To be released on MGP Records (UK) in November this year, Pete Roth's Meridian is this young guitar talent's debut album.
Roth is joined in a quartet by guitar wizard Nicolas Meier, who also produced, bassist Dave Suttle and drummer Alun Harries. A fine ensemble that should grow together very well.
The material on Meridian consists of six Roth originals, a further two co-penned with Nicolas Meier, and one Meier original. Roth has based his compositions around miniature stories, annotated in the sleeve notes, a concept that works quite well for the sensitive listener.
There is sometimes a general feel of Miles Davis' blue period about Meridian, with some latin tinges, and there are also occasional touches of and references to Lennon/McCartney in the compositions. All in all, Meridian is a gentle kind of album, very laid back, easy, full of light, and very relaxing. This is a very soft kind of jazz, but pleasantly so. There is a slight sign of tension and a more sombre mood in the title track with an almost menacing ostinato bass. Tension, if not menace, again tries to surface in the closer, Moodyville. The soloing, like the compositions, is fine and easy, veering towards hard bob, with no flashy displays of technique over musicality. Meier is at his most subtle, never trying to upstage the relative newcomer and emerging talent Roth.
There is a "hidden" bonus track, an all-electric version of the abovementioned Moodyville. Although slightly more up-beat and up-tempo, this somehow works better for me, having more of the tension of the story behind it. (In said story, for "high maintenance" girlfriend read highly neurotic, if like me you don't care for "political correctness" and fashionability.)
Returning to the original closer for a moment, this, along with the opening track, suffers from a few minor glitches on my CD, though nothing too serious and certainly not distracting enough for me to request another copy. These things happen surprisingly often in my experience but usually only affect a few copies in any given production run. If this ever happens to you, you'll certainly get your copy exchanged without problem.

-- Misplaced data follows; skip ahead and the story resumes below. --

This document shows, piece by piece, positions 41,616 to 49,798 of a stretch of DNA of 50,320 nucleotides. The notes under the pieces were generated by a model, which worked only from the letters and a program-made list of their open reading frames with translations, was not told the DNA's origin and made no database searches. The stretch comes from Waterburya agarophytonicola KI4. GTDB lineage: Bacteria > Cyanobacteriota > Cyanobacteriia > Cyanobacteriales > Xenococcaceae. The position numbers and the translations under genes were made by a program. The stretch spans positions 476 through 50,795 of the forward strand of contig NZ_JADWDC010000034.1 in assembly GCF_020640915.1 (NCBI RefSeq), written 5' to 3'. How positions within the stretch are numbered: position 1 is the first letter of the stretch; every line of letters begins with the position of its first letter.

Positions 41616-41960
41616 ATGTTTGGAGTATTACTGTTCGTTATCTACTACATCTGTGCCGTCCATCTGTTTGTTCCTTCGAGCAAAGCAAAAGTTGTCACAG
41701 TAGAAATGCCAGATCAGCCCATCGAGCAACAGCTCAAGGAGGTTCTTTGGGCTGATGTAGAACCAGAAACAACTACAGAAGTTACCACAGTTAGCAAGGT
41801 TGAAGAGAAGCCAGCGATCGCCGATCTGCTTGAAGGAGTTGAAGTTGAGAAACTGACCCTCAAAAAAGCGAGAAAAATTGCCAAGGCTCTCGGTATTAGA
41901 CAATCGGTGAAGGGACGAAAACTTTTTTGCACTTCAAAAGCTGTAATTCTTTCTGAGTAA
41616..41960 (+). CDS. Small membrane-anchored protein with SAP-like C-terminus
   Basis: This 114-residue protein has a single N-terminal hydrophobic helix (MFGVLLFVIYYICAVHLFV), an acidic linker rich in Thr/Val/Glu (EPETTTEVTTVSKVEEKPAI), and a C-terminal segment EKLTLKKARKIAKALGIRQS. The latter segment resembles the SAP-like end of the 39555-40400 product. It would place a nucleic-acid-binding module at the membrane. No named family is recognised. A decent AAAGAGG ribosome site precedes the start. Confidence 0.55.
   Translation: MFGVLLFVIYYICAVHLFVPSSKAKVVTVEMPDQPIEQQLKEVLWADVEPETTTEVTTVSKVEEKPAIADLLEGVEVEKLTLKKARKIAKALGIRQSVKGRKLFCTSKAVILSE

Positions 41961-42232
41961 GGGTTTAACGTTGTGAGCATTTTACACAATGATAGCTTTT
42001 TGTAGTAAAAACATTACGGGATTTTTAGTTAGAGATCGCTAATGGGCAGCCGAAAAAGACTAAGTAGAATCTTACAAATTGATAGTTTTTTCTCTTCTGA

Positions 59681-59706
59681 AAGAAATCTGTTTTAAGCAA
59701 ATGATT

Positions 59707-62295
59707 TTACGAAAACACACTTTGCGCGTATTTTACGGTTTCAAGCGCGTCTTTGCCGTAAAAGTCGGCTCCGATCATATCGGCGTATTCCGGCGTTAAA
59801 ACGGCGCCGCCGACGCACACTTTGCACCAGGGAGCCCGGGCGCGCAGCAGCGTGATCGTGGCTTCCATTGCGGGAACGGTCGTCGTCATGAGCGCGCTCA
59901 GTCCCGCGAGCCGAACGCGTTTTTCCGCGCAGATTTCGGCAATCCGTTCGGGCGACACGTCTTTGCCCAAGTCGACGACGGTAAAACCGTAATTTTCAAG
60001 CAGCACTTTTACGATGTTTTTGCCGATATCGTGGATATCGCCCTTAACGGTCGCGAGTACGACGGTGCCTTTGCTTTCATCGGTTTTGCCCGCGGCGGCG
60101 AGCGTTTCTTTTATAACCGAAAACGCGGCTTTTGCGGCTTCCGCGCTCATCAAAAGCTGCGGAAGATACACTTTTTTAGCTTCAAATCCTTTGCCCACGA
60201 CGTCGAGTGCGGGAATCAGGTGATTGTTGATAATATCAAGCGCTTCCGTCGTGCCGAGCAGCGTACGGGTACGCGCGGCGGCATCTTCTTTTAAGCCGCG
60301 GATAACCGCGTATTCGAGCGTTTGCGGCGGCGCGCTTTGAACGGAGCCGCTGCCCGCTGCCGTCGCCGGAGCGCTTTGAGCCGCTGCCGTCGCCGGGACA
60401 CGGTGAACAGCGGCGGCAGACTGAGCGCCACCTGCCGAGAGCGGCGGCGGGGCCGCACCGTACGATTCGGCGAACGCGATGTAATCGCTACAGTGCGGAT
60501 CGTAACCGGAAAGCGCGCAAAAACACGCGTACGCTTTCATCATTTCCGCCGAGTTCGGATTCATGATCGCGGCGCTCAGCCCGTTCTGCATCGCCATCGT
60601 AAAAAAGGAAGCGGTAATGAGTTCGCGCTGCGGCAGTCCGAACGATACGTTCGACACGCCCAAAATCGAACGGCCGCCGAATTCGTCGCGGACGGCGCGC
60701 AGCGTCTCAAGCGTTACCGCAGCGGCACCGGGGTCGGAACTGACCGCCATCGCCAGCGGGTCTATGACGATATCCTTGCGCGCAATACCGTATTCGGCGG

The covers of this album are illustrated with the superb paintings of the supremely gifted Songül Meier. The front cover is not only wonderfully atmospheric but has a very photographic quality to it, especially at the small scale of a CD cover.
Overall, Meridian is not only a very pleasant and enjoyable album full of charm and wit, but also a completely consistent one. Pete Roth has come up with a very fine debut album, and he's a talent to keep your eye - and ear - on. The UK scene scene is and always has been blessed with more than its fair share of outstanding guitar talent. I, for one, would be very surprised if Roth did not rise to its top ranks.
Pete Roth's Meridian should have a place in any good modern jazz guitar collection, or for that matter any modern guitar collection of any kind.
NB - Re: the glitches mentioned above, when Pete read this he immediately - and, in my opinion, quite unnecessarily - sent me another CD, bless him, this time perfect. (I could just have "cleaned up" those glitches and burnt a new copy instead.)
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